'Twas the month before Christmas, when all through the house, Amy Clifton was decorating sans kids or spouse. The garlands were draped o'er the door with great zeal, in hopes of delight at the big Christmas reveal. The children were banished, as was spouse Steve, while Amy and her assistant toiled like worker bees. Over the course of a weekend, the house was transformed, and for the rest of the month, guests swooned and swarmed.
It all started in December 1994 with a purple octopus. Amy and Steve Clifton were dating at the time, and they visited Regency Square Mall together to shop for each other’s Christmas gifts. As they were driving home, Steve told Amy he had seen something he had wanted to buy for himself. “Oh, that purple octopus at Schwarzschild’s?” she asked. “I already bought it.”
Thus began their collection of Christmas ornaments that today numbers in the thousands, requires its own climate-controlled storage room and consumes an entire weekend of Amy’s life each holiday season.
Today, Olivia the octopus occupies a prominent place on the Cliftons’ Christmas tree — one of five trees in their West End home, each carefully decorated with its own theme. There’s the silver tree in the formal living room, decorated with sterling ornaments that were gifts to Amy from her mother and also gifts to the Cliftons’ three children from Steve’s mom. The kids’ tree is festooned with Hallmark ornaments that Steve’s aunts gave him when he was a child, and that Santa continues to deliver to the Clifton kids each year. The boughs of another tree are dripping with fragile blown-glass ornaments by Christopher Radko. Another 300 large Santa and snowman ornaments by Radko decorate garlands that line the arched openings to the home’s center hall.
“When I unpack an ornament, it’s like, ‘Hey, old friend, you need a good place,’” Amy says. “Each ornament brings back memories of the person who gave it to me.”
“Everything has a meaning,” Steve adds. “There are very few things we bought just to buy.”
Steve grew up in a home where Christmas decorations were a big deal, with his mother starting collections of nativity scenes, Dickens’ Village houses and Byers’ Choice caroler figures for him. When he married Amy, his mother passed down these collections to the couple to decorate their new home. Amy celebrated Christmas more simply as a child, she recalls, with a Hummel figurine nativity set and a standard Christmas tree.
Once she met Steve, with his collections and enthusiasm for the holiday, she got hooked on Christmas decorating. “I found it exciting,” she says. “It reminded me of playing with dollhouses with my sister growing up.”
“Amy is from Texas,” Steve adds. “There is no such thing as ‘too much.’”
The couple began to acquire their own collections of decorations and ornaments. And as each of their three children were born, they started collections for them as well. From holiday themed Limoges boxes to Waterford crystal ornaments, from nutcrackers to snow globes, nothing is off-limits. During every vacation, the family looks for a nativity set to bring home as a souvenir.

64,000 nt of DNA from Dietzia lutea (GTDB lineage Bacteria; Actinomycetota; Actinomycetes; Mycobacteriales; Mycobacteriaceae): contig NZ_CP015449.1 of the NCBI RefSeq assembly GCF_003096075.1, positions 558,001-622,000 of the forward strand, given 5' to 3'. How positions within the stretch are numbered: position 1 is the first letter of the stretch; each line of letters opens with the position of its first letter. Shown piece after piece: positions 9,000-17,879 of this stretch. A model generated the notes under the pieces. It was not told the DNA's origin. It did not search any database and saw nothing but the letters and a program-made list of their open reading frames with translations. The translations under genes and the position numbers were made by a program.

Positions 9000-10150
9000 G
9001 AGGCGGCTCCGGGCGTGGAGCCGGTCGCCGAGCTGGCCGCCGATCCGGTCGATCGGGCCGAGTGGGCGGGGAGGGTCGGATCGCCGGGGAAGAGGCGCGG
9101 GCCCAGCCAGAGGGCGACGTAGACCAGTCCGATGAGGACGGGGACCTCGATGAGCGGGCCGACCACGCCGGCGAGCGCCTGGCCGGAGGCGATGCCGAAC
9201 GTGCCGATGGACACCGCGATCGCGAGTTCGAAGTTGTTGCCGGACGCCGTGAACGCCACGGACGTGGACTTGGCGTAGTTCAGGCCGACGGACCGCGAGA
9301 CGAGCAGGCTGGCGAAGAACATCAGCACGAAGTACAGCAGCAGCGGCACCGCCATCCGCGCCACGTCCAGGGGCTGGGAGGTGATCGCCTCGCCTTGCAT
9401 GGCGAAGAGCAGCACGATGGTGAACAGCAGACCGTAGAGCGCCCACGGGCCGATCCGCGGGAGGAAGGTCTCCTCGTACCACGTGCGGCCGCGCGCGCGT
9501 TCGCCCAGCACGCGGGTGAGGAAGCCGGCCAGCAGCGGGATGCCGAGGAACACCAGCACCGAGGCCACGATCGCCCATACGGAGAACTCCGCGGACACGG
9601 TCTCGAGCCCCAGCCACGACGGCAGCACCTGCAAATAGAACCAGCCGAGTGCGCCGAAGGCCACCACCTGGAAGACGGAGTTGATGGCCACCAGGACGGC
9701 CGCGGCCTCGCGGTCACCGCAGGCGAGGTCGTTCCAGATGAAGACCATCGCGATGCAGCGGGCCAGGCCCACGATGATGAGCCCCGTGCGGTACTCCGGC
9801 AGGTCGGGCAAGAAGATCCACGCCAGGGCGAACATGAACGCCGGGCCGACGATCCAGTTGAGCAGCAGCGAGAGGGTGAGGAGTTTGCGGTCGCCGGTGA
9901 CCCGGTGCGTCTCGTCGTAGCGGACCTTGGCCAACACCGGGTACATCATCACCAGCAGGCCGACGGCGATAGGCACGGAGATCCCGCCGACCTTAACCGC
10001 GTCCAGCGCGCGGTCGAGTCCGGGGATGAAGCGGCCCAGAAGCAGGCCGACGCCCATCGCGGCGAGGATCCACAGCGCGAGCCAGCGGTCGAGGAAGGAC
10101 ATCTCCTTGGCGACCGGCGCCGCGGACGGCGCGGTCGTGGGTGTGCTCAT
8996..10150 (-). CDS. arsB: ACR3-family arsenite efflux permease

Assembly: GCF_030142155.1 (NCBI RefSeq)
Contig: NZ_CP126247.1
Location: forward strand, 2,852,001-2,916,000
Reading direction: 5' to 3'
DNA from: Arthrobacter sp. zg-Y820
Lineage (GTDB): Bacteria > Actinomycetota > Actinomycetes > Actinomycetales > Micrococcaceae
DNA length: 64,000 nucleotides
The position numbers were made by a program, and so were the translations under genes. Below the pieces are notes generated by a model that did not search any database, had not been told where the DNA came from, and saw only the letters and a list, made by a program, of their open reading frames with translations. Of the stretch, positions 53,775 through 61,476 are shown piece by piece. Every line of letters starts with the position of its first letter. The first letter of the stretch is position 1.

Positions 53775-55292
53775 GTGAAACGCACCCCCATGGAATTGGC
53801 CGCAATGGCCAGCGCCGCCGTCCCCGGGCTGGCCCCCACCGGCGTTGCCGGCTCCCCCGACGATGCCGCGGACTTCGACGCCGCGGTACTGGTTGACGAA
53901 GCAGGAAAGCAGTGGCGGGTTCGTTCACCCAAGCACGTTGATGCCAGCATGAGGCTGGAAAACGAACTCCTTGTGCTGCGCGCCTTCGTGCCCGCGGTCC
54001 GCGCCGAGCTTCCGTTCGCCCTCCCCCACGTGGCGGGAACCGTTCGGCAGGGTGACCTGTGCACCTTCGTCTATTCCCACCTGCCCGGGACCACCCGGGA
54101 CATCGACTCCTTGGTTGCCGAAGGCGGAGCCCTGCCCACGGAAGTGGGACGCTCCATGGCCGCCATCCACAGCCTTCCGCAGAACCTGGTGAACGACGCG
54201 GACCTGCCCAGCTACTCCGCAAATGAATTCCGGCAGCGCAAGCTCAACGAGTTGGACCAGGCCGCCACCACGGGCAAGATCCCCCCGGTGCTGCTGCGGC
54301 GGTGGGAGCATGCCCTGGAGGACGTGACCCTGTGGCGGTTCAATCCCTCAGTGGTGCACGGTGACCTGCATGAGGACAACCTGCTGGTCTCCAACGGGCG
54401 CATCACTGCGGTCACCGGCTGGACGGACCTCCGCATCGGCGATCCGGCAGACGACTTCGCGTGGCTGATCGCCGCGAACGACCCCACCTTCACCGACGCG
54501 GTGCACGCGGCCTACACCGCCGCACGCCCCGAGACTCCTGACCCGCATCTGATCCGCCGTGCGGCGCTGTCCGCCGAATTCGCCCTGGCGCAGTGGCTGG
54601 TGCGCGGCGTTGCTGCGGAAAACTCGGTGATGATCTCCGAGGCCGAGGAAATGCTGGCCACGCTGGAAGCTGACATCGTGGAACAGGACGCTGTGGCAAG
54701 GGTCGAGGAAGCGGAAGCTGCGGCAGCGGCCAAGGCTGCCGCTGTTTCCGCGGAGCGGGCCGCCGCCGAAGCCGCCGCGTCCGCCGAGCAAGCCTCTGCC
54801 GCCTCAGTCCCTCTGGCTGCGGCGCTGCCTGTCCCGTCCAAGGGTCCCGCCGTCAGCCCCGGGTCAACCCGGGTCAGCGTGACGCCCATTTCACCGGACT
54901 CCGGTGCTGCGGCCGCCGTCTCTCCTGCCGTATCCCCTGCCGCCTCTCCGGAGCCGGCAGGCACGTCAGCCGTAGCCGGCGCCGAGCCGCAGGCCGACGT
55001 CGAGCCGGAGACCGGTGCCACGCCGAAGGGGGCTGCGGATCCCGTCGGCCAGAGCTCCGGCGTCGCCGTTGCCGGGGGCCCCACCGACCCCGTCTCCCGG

When the Cliftons gutted and remodeled their house in 2009, they did so with their collections in mind. They added an abundance of built-in shelves to house their Christmas displays and carefully situated electrical outlets so they could easily illuminate trees and garlands. They also added an extra bedroom upstairs, repurposing an old bedroom as an off-season Christmas storage area. “We wanted it to be climate-controlled so we could preserve everything for our kids,” Amy says. “The thought of Olivia [the octopus] hanging on my granddaughter’s Christmas tree someday makes me happy.”
Amy dedicates the weekend after Thanksgiving to decorating. On Thanksgiving afternoon, the whole family pitches in to bring down the bins from the upstairs storage room. Early Friday morning, Steve, the kids and the dog take off for a weekend at Wintergreen, while Amy puts in three 18-hour days decorating. She keeps a detailed before-and-after photo album with ela-borate diagrams to document where all of the decorations go, and where everyday items need to be returned after the holidays. Every ornament is wrapped carefully in tissue paper. Extension cords are kept in Ziploc bags labeled with where they are to be plugged in. This level of hyper-organization is crucial to get the job done. “It takes about four hours to put the ornaments on the garlands and another four hours to decorate the Radko tree,” Amy says. “It is very overwhelming when I start. By Sunday, I need a fresh perspective. I need Steve and the kids to come in and see it and to see their enthusiasm to reassure me.”
Janice Hall Nuckols of Ta-Da! Studio helps Amy, designing and installing the wreaths, front door and interior garlands and all the outdoor decorations. Despite the nonstop frenzy, “they are my three most favorite days of the whole year,” Amy says. “I have a big Christmas playlist, and I play it loud while we work.”
By the time Steve and the kids return home Sunday night, the house has been transformed. “It is really .an amazing sight when you walk in the front door,” he says. “When you drive down the street at night with all the white lights, it looks like a department store.”
Though the Cliftons spend a good part of the next month entertaining everyone from friends and neighbors to Amy’s sorority alumni club and a group from an assisted-living facility, she
insists she does it all for her family.
“If I had nobody in my house for all of December except for my family, I would still do it,” she says. “I do it for me and Steve and the kids. Hopefully, someday they will be happy to have it all in their own houses.”